Unless you have a broom handy and extra time, blast the remnants into your lawn or nearby shrubbery. Discreetly pushing the dust into a neighboring strata complex is best. Just do it quickly. No more piles.
Remnant pile management seems obvious to some and mysterious to others. Blowing remnant piles into more piles is ridiculous. Because this is a family blog, I can’t use stronger language. But I did on site.
This is why staff training never really ends. I want my workers to be sharp and aggressive with small tasks like remnant piles.
I’ve been training landscapers for many years now and I always wondered if I could make a bigger impact. So, when people struggled with basic plant identification, I put together a simple picture book to help them. It allowed me to test the Designrr software and, occasionally, I make a few dollars when the e-book sells on Amazon.
Now, lawn care is a bit trickier but since I was seeing the same mistakes over and over, it made sense to create an online course. That’s how the BC Landscape Academy was born in 2021. It’s been a fun learning experience and I’m working on other courses so it feels like a school. The second course will introduce landscapers to the most common tree species.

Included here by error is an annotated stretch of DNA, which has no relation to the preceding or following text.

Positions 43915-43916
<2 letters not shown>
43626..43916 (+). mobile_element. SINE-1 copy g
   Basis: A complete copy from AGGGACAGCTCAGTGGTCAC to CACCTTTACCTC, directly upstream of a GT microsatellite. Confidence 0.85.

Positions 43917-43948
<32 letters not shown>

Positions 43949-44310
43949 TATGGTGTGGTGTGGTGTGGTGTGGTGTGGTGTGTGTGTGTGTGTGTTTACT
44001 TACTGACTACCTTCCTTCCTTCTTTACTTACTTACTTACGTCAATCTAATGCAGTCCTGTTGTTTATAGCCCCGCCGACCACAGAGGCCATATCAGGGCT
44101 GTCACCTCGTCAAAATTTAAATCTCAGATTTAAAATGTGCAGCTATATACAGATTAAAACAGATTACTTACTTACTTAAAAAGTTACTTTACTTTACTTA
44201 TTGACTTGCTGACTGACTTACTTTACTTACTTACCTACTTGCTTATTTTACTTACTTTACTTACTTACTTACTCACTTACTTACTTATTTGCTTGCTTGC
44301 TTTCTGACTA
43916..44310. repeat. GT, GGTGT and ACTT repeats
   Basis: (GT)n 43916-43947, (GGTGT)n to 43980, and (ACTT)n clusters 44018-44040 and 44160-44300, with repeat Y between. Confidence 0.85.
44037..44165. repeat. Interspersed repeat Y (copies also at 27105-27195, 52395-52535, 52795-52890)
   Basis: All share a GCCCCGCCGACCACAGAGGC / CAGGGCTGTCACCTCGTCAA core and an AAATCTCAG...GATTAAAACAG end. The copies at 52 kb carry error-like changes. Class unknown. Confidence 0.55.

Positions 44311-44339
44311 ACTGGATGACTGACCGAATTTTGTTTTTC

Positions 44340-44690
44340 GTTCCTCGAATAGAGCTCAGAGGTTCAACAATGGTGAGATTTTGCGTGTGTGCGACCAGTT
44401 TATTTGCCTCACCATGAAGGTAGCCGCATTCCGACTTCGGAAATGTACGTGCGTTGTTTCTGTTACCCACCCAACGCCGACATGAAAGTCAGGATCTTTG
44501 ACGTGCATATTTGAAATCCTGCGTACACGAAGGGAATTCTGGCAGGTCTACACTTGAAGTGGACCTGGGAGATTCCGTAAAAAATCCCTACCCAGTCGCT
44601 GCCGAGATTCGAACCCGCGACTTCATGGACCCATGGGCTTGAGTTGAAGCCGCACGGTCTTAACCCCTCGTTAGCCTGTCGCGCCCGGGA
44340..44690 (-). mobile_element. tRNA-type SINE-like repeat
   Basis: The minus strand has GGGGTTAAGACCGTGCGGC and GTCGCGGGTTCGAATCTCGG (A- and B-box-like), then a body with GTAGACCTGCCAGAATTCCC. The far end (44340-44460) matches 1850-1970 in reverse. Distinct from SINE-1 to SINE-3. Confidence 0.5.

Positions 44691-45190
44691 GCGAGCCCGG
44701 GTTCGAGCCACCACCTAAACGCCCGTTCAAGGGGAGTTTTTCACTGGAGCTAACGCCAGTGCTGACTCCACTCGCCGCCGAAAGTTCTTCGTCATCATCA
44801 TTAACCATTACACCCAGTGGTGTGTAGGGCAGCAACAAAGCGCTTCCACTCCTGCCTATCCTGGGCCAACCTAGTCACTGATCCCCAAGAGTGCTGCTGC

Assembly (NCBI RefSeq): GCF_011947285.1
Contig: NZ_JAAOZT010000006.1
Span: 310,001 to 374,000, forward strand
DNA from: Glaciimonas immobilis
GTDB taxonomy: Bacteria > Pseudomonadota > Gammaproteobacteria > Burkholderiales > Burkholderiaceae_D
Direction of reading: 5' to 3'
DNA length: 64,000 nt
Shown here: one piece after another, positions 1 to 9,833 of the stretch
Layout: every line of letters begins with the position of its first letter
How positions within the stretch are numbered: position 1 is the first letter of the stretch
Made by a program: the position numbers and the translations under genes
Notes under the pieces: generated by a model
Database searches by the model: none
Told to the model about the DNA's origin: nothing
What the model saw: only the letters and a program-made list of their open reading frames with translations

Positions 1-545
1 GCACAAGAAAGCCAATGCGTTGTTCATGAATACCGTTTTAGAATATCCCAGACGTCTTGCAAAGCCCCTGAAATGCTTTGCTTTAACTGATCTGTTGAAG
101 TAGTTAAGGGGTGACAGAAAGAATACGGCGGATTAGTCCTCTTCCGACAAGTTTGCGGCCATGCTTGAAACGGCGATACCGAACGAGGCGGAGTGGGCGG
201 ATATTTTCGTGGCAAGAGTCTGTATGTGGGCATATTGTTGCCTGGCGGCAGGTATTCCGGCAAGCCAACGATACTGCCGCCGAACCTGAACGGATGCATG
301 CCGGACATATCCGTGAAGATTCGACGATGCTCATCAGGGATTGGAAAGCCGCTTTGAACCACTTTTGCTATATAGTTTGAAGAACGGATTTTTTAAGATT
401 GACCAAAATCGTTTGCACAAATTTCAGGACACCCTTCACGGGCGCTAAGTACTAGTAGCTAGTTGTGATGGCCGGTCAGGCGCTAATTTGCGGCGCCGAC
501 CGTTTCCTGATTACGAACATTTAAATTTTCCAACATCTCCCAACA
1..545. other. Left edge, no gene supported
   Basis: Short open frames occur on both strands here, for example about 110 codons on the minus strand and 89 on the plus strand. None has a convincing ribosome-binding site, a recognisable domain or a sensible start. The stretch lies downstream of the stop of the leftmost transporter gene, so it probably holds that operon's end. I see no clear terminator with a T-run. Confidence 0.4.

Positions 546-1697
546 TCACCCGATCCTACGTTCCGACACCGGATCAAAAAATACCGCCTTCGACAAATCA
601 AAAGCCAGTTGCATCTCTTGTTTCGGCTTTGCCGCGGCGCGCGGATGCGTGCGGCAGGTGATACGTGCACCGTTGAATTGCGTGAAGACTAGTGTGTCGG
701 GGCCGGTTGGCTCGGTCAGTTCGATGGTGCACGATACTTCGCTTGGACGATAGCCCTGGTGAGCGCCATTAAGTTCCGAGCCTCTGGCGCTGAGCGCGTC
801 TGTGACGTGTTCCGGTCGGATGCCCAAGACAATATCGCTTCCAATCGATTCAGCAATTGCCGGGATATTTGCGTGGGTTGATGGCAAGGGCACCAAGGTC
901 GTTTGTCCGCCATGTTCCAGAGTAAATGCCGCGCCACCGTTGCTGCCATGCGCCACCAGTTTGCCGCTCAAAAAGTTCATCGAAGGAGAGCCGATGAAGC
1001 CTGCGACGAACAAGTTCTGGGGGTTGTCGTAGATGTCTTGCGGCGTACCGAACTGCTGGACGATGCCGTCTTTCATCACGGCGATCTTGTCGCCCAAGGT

It’s not really a school without students but as the new mow season approaches, I’m hoping to get a few beta testers to test drive the course. And that includes Proper Landscaping Inc. I just have to convince the big boss James, in exchange for a huge discount.
The first course deals with the Top 5 lawn care mistakes. These mistakes happen over and over as new employees come to work at landscape companies. So, what if you could alert them to the worst five mistakes from day one? It would save costly training time in the field and could, potentially, save time and money. The well-trained newbie would know what mistakes to avoid and why. Which should make him an asset to his clients and company from day one.
I just think that the employers will have to attach some carrots to this project. Finish the course and get free snips. Or, finish the course and get a small raise.
Homeowners can benefit, too